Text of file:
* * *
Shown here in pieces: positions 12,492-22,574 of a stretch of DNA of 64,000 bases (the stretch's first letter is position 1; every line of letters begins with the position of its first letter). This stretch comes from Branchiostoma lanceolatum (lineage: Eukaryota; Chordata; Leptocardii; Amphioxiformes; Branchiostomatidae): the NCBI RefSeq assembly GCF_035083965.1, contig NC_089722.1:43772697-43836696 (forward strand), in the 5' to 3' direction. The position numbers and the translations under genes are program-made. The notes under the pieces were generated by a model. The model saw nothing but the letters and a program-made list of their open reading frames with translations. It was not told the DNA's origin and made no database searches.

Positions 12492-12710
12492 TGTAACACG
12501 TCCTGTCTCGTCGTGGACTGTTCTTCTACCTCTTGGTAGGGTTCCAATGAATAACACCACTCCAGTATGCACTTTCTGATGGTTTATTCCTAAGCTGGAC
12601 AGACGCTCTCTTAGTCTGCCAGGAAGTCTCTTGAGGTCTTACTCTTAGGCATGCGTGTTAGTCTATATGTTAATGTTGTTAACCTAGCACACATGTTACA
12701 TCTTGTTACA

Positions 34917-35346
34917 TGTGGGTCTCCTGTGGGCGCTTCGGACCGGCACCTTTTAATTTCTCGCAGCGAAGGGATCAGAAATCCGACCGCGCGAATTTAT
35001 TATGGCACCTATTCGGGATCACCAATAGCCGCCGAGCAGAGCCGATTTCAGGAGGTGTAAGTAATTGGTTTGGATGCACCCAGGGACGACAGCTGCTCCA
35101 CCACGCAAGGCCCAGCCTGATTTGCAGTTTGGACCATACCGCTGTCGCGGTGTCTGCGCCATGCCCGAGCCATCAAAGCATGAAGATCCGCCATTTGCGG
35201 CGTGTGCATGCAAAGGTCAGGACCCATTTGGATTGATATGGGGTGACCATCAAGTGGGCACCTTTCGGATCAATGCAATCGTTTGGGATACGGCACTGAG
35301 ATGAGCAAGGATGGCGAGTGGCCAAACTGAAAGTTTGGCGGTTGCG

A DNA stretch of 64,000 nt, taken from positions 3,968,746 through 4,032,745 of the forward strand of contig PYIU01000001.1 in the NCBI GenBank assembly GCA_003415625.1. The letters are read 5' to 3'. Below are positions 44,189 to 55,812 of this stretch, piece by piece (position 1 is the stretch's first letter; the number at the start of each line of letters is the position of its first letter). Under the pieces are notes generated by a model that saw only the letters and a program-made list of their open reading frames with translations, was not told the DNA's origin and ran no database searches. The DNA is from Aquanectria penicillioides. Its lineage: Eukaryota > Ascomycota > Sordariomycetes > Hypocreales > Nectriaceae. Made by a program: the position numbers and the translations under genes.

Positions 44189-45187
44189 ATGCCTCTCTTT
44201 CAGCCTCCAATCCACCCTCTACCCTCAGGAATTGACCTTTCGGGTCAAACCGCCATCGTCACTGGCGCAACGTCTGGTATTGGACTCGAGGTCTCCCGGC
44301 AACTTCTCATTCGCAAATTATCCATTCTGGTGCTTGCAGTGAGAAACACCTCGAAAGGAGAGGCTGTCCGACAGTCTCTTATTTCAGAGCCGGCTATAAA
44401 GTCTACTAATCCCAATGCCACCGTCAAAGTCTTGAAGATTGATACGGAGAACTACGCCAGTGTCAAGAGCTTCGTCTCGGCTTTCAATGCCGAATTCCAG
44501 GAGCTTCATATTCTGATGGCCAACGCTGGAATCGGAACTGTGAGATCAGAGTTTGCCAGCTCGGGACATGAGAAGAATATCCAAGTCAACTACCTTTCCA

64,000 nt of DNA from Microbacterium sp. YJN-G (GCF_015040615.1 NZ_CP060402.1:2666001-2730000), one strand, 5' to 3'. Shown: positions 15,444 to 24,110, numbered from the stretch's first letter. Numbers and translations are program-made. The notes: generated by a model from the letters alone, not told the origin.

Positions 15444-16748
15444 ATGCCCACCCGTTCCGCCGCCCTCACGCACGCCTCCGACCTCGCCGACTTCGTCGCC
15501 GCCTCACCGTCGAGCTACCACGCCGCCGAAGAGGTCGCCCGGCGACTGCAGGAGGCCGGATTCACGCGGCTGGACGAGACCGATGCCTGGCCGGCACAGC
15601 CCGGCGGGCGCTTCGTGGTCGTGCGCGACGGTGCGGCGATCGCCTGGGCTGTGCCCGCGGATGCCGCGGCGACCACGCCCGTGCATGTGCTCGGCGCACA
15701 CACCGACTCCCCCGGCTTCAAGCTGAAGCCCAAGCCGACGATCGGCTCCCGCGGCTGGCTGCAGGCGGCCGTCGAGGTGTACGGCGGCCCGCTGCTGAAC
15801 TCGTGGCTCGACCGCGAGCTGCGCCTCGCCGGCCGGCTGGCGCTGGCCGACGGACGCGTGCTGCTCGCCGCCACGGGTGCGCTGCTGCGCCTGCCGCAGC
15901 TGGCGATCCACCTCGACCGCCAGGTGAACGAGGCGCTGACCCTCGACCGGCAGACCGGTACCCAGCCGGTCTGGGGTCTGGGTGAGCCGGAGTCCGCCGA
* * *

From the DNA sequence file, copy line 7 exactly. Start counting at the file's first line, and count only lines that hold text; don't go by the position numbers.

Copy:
Positions 34917-35346